If different labs come up with different results for the same test, what does that say about the test? From Jon Rappoport at nomorefakenews.com:
In previous articles, I’ve detailed several key reasons why the PCR test is worthless and deceptive. (PCR article archive here).
Here I discuss yet another reason: the uniformity of the test has never been properly validated. Different labs come up with different results.
Let’s start here—the reference is the NY Times, January 22, 2007, “Faith in Quick Tests Leads to Epidemic That Wasn’t.”
“Dr. Brooke Herndon, an internist at Dartmouth-Hitchcock Medical Center, could not stop coughing…By late April, other health care workers at the hospital were coughing…”
“For months, nearly everyone involved thought the medical center had had a huge whooping cough outbreak, with extensive ramifications. Nearly 1,000 health care workers at the hospital in Lebanon, N.H., were given a preliminary test and furloughed from work until their results were in; 142 people, including Dr. Herndon, were told they appeared to have the disease; and thousands were given antibiotics and a vaccine for protection. Hospital beds were taken out of commission, including some in intensive care.”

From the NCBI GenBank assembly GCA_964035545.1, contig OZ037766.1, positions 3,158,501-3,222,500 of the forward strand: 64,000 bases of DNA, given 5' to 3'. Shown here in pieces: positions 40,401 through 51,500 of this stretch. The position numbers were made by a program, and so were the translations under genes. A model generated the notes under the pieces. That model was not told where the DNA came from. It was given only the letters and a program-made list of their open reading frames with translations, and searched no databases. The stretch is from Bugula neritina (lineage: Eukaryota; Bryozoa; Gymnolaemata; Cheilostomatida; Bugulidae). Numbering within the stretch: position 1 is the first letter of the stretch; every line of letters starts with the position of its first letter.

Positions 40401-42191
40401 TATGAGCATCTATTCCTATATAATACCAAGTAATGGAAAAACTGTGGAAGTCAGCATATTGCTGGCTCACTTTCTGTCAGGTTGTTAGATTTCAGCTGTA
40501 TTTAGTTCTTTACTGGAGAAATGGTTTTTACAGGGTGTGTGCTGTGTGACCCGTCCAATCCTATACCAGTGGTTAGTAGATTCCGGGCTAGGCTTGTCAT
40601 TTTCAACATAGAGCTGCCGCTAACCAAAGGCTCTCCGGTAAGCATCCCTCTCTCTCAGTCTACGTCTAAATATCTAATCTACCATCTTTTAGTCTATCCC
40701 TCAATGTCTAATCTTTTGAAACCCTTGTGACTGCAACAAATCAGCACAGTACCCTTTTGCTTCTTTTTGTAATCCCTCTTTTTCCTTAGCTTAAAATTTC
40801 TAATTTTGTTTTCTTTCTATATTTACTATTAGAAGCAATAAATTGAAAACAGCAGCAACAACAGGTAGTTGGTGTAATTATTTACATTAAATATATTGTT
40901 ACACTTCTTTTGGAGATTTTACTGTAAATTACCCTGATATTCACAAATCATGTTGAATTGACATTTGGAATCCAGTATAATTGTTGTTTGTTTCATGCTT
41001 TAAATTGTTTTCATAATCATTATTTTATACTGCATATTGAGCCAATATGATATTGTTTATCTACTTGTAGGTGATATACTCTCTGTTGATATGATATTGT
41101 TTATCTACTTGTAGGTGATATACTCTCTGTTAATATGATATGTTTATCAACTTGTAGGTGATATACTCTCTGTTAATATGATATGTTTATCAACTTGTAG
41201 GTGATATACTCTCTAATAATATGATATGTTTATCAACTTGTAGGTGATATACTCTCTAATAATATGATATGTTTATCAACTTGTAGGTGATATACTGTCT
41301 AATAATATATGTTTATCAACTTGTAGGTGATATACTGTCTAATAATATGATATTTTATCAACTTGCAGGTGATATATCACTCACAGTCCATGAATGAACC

“Then, about eight months later, health care workers were dumbfounded to receive an e-mail message from the hospital administration informing them that the whole thing was a false alarm.”
“Now, as they look back on the episode, epidemiologists and infectious disease specialists say the problem was that they placed too much faith in a quick and highly sensitive molecular test [PCR] that led them astray.”
“There are no national data on pseudo-epidemics caused by an overreliance on such molecular tests, said Dr. Trish M. Perl, an epidemiologist at Johns Hopkins and past president of the Society of Health Care Epidemiologists of America. But, she said, pseudo-epidemics happen all the time. The Dartmouth case may have been one the largest, but it was by no means an exception, she said.”